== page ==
Barbados History – At A Glance
Barbados may be a small island, but it still has an incredibly rich history. From its humble beginnings as a settlement of Amerindians through to its standing as one of the world’s most sought-after holiday destinations, two very distinct historical influences remain – English and West African.
Today, Barbadian life embraces its diverse combination of influences, making it a unique ‘melting pot’ of local Barbadians or ‘Bajans,’ the majority of whom are of African descent because of the large West African slave trade in the island’s early history. The rest of the population are made up of people who are of mixed race, Caucasian or European descent, East Indian, Oriental and Middle Eastern.
From English settlement to slavery days and Emancipation, and finally to its Independence, Barbados today continues to be shaped by its British heritage. The Government, schools, and religion are all based on the British system. British English is also the official language of the island, however, in more casual settings Barbadians speak a unique Bajan dialect.
Barbados is an island of high contrasts with a rich heritage to be discovered. And, we’ve made it easy for you to learn all about its history with our timeline below.
A Snapshot Of Barbadian History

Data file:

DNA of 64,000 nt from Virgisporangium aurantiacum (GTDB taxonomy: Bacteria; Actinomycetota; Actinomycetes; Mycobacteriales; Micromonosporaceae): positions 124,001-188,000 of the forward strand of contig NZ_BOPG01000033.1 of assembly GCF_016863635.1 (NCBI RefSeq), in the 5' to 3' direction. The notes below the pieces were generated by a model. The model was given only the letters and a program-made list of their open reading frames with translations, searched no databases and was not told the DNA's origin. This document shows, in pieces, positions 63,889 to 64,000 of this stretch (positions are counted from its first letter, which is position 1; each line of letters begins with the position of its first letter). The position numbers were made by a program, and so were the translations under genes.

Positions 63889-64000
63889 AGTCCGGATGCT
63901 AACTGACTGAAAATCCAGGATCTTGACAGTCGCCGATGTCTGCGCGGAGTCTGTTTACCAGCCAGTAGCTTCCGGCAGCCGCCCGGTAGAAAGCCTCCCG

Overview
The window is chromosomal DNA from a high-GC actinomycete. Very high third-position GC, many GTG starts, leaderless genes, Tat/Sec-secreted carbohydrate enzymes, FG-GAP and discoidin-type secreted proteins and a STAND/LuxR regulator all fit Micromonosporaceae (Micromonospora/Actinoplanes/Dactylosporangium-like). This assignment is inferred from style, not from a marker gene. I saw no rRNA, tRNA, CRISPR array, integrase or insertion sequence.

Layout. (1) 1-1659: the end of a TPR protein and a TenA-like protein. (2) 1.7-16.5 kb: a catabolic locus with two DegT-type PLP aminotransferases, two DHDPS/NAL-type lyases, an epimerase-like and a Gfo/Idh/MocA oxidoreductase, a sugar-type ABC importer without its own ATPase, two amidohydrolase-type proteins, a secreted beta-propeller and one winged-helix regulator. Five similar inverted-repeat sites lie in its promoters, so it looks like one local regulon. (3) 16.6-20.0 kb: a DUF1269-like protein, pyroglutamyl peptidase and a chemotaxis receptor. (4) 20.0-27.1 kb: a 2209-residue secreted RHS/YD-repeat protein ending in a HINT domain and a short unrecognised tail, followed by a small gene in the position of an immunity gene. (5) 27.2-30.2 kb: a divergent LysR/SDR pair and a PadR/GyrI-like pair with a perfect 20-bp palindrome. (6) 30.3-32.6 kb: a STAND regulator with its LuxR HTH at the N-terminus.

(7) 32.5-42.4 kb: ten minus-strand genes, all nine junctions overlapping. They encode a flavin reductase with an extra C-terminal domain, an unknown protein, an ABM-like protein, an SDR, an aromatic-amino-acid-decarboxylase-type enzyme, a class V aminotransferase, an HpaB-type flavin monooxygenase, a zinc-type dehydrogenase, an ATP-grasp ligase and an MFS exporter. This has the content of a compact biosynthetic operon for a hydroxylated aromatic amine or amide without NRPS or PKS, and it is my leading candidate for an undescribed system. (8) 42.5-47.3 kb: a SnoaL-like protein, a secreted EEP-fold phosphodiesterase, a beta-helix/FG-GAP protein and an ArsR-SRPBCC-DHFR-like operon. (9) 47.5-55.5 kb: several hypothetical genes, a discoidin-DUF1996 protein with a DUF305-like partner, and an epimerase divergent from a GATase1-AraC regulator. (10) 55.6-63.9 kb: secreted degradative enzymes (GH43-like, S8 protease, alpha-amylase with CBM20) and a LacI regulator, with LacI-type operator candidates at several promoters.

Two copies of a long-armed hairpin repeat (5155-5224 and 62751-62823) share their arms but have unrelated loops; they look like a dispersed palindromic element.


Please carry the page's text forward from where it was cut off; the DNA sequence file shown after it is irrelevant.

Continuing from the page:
Early Settlers: Arrival Of The First Amerindians
Interestingly, no one is sure when exactly Barbados’ first settlers arrived.
What we do know, is that some of its first settlers were Amerindians who discovered the island after journeying across the open seas in dug-out canoes from Venezuela.
One group of Amerindians known to have settled in Barbados are the Arawaks. Historical records suggest they lived in peace for hundreds of years in Barbados, freely taking advantage of the abundance of fish in the surrounding coral reefs, and the fertile soil in which they could grow crops like cassava, which remains a staple in many Bajan diets today.
Mid-1200 AD: ‘Carib’ Invasion
The Arawaks were eventually invaded by another Amerindian tribe; the ‘Caribs.’ The Caribs were a stronger and more war-like tribe with advanced fighting techniques. They settled in Barbados, killing many of the Arawaks or running them to other neighboring islands.
the 1400’s: Portuguese Visitors
In the 1400s, the Portuguese reached Barbados while sailing through to Brazil. They had no desire to fight with the fierce Caribs so did not make an effort to colonize the island. However, it is thanks to one of their sailors, Pedro a Campus, that the island first received the name of ‘Barbados.’
Legend has it, that when Campus saw the native fig trees with a distinctive beard-like feature, he dubbed the island ‘Los Barbados‘; Portuguese for ‘The bearded ones.’
1492: Spanish Invasion
In 1492 the Spanish were said to have first officially discovered Barbados, as the declining Amerindian population had rendered the island as ‘uninhabited.’